Just to get this straight before I begin, so that there’s no misunderstandings: last night’s Pierce The Veil gig at The Ritz in Manchester was the best gig that I have ever been to in my entire life, by a comfortable margin. The best ever gig I’ve been to before that was also a Pierce The Veil gig, when they did their first tour here last autumn.
The queue was stretching all the way round the corner by the time the doors opened, but the venue was packed fast for the opening band, Hands Like Houses, a band whose own musical style somewhat bridged the gap in genre between Woe, Is Me’s metalcore, and Pierce The Veil’s more pop punk sound. It took them a few songs to get the crowd going, but they really worked at it and, by the end of their run, had the crowd whooping and dripping with sweat, and me feeling just a little bit more hardcore than I had when I turned up and saw just how many other teenage girls there were in the crowd (teenage girls who were throwing themselves into the mosh pits with more reckless abandon than the boys, before you go listening to stereotypes).
Woe, Is Me turned up next, and I have to say I wasn’t expecting much. Having listened to some of their songs in preparation, they seemed like very generic metal, with the usual run of angry songs about vengeance and betrayal, but without any mark of individuality that would make those songs stand out from the dozens of others following the same formula. I was, however, pleasantly surprised. The band went wild on stage and really gave their music the life it needed as they got people even more whipped into a frenzy. There was even a kidney-shaped mosh pit at one stage, almost large enough to cut the crowd in half. Woe, Is Me put in a hundred percent effort for their entire performance and created a show that I’d have been pretty happy to see headlining.
Then it was time for them. Pierce The Veil. My favourite band. I will not deny that I did a lot of high-pitched squealing, but really, they deserve it. Whether they truly are comfortable up there or not is unclear, but they walked onto that stage like it was their own living room, announced that they were the “four Mexicans from San Diego, California”, and launched into the explosive opening number ‘Hell Above’. They didn’t so much ‘bring the noise’ as fire it out of the confetti cannons they had set up. Near the front it was packed so tightly that no amount of pushing or shoving would get you any closer or further away, and so hot that I had to step out of the crowd while they played ‘Disasterology’ from their 2010 album Selfish Machines.
They played a mixture of the popular ‘classic PTV’ type singles, and the album tracks off their two more recent albums, because really, pretty much every song they’ve written is ‘classic PTV’, from the cheesy-but-also-quite dark ‘Bulletproof Love’ (written apparently to sound like a suicide note to a lover), to the so-called “Spanish Song”, ‘Besitos’.
They slowed it down for a moment to leave Vic alone onstage to play an acoustic version of their song ‘I’m Low On Gas And You Need A Jacket’, which led to what was, frankly, one of the most beautiful moments of the evening. Vic stopped, as you do, to let the crowd sing a line, and they kept going on in perfect harmony, to finish off the song while he stood, almost tearful, watching. Whether it turns out nice or not when the crowd’s allowed to sing varies, but for that song everyone was in time with each other and hitting the right notes like they’d been trained for it, which was a big sign of the devotion of the fans to the band. They carried on with the emotional theme with, from their most recent album, their ultimate tear-jerker song, ‘Hold On Till May’. It’s such an obvious save-your-life type song, about neglect by those close to you and the need for self-destruction, but that’s why it works for Pierce The Veil fans – so many of the crowd there that night were only there because of that song, which Vic and Co. dedicated to the fans before playing in a storm of pink confetti shot out of the confetti cannons.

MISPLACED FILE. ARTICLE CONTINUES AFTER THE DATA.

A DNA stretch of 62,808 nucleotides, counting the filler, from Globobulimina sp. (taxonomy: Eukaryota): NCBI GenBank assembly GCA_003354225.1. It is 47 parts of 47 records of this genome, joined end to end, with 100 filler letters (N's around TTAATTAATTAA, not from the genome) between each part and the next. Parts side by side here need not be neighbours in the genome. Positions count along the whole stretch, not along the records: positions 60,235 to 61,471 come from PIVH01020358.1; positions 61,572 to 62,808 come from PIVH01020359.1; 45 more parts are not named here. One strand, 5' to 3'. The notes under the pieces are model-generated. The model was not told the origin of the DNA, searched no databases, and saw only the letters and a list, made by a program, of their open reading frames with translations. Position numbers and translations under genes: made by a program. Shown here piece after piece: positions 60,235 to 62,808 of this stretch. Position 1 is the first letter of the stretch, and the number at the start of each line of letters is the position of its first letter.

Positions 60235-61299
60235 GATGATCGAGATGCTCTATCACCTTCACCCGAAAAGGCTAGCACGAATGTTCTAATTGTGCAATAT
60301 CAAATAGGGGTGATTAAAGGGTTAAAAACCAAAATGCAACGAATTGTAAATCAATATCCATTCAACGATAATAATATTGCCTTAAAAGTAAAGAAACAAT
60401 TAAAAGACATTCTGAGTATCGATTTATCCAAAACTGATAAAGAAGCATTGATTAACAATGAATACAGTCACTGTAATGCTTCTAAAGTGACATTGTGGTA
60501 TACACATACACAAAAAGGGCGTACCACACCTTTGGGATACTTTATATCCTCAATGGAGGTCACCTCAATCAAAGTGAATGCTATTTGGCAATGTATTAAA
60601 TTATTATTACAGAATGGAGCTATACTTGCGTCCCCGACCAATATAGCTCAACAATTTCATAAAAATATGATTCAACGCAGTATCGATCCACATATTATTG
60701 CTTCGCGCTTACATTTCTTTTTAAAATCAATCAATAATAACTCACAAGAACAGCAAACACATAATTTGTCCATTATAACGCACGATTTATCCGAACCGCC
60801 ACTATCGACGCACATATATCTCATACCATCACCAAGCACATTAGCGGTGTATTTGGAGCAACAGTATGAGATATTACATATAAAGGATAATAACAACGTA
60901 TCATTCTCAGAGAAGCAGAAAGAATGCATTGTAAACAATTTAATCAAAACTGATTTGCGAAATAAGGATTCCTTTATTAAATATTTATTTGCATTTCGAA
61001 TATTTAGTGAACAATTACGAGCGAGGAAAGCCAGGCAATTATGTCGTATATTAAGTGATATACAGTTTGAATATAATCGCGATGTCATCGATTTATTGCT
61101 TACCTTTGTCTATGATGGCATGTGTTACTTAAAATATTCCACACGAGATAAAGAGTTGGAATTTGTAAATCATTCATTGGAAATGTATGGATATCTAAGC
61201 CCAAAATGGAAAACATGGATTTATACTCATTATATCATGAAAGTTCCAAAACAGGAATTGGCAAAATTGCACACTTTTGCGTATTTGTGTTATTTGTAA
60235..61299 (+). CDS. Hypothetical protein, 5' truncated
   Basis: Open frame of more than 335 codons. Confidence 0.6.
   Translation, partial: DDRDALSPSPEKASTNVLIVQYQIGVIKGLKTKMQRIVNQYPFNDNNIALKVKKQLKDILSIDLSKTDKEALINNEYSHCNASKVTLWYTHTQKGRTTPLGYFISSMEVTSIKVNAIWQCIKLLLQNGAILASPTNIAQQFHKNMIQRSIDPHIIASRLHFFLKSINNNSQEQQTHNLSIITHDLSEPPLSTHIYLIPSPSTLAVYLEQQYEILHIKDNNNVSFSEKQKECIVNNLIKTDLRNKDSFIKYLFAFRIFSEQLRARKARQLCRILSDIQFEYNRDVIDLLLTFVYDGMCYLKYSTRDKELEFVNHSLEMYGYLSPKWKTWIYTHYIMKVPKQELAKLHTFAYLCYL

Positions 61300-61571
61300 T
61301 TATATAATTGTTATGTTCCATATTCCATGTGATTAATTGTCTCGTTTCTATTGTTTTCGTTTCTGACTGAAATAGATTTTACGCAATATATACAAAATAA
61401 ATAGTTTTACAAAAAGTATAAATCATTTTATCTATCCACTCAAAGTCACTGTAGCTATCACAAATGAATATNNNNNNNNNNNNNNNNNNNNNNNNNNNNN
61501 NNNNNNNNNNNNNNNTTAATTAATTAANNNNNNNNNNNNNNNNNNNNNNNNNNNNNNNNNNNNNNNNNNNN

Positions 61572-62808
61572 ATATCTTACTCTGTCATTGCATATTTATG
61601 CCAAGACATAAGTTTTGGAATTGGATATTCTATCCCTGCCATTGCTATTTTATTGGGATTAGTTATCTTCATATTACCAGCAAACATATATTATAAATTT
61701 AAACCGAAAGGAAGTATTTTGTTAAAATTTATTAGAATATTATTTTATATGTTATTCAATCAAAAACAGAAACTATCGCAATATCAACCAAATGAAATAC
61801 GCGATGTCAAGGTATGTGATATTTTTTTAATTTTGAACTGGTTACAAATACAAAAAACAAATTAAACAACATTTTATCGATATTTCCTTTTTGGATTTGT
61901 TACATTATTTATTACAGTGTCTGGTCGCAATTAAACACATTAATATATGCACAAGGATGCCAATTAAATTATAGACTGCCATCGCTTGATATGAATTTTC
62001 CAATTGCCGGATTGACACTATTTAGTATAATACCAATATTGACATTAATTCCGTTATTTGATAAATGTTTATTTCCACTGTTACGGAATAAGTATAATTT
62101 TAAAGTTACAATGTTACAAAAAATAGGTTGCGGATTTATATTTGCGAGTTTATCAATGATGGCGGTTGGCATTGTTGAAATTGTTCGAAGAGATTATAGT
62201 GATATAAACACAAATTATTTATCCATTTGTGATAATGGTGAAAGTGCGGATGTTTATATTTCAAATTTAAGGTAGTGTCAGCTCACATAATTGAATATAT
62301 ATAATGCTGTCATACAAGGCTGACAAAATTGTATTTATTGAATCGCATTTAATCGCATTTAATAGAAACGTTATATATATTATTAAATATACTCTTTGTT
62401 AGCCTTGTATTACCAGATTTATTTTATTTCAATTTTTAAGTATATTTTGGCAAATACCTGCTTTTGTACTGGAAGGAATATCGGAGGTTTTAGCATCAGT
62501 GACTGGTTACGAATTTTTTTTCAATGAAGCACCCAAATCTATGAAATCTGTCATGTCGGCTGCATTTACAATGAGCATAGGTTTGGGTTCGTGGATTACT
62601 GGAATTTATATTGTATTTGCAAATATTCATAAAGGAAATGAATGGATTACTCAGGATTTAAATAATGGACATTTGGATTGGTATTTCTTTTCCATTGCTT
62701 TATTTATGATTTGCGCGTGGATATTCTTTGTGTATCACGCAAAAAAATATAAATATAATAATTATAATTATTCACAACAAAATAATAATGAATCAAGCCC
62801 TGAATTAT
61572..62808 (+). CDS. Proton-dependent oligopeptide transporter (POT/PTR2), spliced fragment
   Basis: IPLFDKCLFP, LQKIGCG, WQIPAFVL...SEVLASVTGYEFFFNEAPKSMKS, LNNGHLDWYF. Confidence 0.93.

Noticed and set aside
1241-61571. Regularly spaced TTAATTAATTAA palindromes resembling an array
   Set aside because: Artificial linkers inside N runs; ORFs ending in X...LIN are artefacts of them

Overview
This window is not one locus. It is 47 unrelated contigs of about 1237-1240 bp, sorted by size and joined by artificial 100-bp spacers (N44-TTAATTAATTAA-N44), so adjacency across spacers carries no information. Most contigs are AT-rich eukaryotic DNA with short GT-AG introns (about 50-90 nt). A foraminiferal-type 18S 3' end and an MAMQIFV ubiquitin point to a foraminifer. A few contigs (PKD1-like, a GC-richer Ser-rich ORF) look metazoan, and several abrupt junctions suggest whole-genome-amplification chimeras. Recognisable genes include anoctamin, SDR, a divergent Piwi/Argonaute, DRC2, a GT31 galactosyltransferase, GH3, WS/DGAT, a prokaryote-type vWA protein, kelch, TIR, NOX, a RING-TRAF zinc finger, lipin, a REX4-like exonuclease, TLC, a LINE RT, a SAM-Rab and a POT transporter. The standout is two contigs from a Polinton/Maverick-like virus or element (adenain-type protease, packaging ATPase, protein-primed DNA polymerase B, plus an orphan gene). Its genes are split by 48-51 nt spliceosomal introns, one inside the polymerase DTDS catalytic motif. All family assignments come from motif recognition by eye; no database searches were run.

The crowd sung back the words so fervently to all the songs, and pressed so tight trying to get to the front, that the band suggested that not only was it far and away the best show they’d ever played in Manchester, but – towards the end of the night – perhaps one of the greatest shows they’ve ever played in the UK, and that the fans were some of the rowdiest they’d seen. Normally, I’d dismiss that as something a band says to everyone who’s paid them a few quid for a night out, but the way the crowd reacted to them last night makes me think that maybe it could be true. Manchester fans are the hardcore.
After a few more songs, Pierce The Veil attempted to finish with their song ‘Bulls In The Bronx’, which they recently released a video for, but no sooner had they stepped off the stage than the crowd were stamping their feet and demanding them back on. So, accompanied by Trenton Woodley, the lead singer of Hands Like Houses, they returned to play King For A Day. It was an excellent end to the night, although I think both crowd and band alike were having the time of their lives, and would have gone on for much longer. That is what I like to think.
Pierce The Veil are an amazing band who really know how to perform, and love doing it, and I’d highly recommend you going to see them next time they’re in your area – if you can get a ticket before the hordes of die-hard fans do, anyway.